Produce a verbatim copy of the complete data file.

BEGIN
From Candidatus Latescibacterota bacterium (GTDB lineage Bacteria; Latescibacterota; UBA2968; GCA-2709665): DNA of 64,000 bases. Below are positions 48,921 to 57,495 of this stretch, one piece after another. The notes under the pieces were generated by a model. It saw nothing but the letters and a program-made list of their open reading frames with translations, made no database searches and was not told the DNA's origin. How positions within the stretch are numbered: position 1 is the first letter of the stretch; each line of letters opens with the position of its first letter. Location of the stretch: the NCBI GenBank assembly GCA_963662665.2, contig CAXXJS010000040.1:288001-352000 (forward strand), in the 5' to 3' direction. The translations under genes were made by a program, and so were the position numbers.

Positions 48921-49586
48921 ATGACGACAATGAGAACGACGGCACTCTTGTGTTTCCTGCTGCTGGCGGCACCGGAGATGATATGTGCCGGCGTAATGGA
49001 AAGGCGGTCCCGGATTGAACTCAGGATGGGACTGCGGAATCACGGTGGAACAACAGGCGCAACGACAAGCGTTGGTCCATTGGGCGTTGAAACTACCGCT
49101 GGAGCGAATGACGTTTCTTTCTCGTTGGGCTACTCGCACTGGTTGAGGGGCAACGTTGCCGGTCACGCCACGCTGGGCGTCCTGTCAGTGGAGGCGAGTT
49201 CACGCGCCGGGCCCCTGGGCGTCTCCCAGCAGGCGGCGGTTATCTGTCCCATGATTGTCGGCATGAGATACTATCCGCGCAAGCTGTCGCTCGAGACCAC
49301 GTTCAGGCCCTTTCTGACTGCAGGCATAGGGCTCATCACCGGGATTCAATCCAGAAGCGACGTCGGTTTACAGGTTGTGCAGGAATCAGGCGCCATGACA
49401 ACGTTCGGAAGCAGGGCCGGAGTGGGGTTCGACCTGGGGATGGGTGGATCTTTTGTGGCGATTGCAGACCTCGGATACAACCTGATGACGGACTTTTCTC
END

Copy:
From Candidatus Latescibacterota bacterium (GTDB lineage Bacteria; Latescibacterota; UBA2968; GCA-2709665): DNA of 64,000 bases. Below are positions 48,921 to 57,495 of this stretch, one piece after another. The notes under the pieces were generated by a model. It saw nothing but the letters and a program-made list of their open reading frames with translations, made no database searches and was not told the DNA's origin. How positions within the stretch are numbered: position 1 is the first letter of the stretch; each line of letters opens with the position of its first letter. Location of the stretch: the NCBI GenBank assembly GCA_963662665.2, contig CAXXJS010000040.1:288001-352000 (forward strand), in the 5' to 3' direction. The translations under genes were made by a program, and so were the position numbers.

Positions 48921-49586
48921 ATGACGACAATGAGAACGACGGCACTCTTGTGTTTCCTGCTGCTGGCGGCACCGGAGATGATATGTGCCGGCGTAATGGA
49001 AAGGCGGTCCCGGATTGAACTCAGGATGGGACTGCGGAATCACGGTGGAACAACAGGCGCAACGACAAGCGTTGGTCCATTGGGCGTTGAAACTACCGCT
49101 GGAGCGAATGACGTTTCTTTCTCGTTGGGCTACTCGCACTGGTTGAGGGGCAACGTTGCCGGTCACGCCACGCTGGGCGTCCTGTCAGTGGAGGCGAGTT
49201 CACGCGCCGGGCCCCTGGGCGTCTCCCAGCAGGCGGCGGTTATCTGTCCCATGATTGTCGGCATGAGATACTATCCGCGCAAGCTGTCGCTCGAGACCAC
49301 GTTCAGGCCCTTTCTGACTGCAGGCATAGGGCTCATCACCGGGATTCAATCCAGAAGCGACGTCGGTTTACAGGTTGTGCAGGAATCAGGCGCCATGACA
49401 ACGTTCGGAAGCAGGGCCGGAGTGGGGTTCGACCTGGGGATGGGTGGATCTTTTGTGGCGATTGCAGACCTCGGATACAACCTGATGACGGACTTTTCTC